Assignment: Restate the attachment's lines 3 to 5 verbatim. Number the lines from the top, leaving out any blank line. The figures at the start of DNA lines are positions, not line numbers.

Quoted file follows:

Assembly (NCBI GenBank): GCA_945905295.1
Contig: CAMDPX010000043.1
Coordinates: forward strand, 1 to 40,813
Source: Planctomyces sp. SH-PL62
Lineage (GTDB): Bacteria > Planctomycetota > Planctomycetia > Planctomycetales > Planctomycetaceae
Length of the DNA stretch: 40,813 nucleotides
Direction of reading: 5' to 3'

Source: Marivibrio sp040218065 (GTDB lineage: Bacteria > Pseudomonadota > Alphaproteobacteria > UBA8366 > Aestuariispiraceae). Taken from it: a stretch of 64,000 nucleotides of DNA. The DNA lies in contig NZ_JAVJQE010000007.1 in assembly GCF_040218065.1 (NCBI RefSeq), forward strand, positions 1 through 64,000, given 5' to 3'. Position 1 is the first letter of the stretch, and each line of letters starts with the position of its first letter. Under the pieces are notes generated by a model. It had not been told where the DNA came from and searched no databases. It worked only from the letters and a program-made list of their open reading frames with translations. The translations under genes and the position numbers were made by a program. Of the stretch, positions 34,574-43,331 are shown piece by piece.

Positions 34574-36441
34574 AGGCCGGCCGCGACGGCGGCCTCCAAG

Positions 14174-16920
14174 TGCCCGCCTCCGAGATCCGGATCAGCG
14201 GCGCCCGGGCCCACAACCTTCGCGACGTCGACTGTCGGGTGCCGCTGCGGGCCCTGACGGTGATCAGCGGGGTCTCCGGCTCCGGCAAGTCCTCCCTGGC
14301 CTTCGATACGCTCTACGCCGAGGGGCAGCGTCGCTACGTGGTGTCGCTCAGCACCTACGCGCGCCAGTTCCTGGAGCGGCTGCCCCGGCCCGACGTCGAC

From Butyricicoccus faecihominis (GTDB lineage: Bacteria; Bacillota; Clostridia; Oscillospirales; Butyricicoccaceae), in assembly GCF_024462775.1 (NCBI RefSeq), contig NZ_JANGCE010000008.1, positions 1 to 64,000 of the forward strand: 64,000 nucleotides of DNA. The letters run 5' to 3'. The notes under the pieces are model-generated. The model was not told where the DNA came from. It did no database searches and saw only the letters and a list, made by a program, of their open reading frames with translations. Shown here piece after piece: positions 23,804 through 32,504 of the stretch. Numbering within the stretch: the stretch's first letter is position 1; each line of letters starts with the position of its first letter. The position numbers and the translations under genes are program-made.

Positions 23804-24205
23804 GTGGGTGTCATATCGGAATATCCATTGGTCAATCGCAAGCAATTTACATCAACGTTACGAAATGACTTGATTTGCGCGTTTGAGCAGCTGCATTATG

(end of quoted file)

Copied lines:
Coordinates: forward strand, 1 to 40,813
Source: Planctomyces sp. SH-PL62
Lineage (GTDB): Bacteria > Planctomycetota > Planctomycetia > Planctomycetales > Planctomycetaceae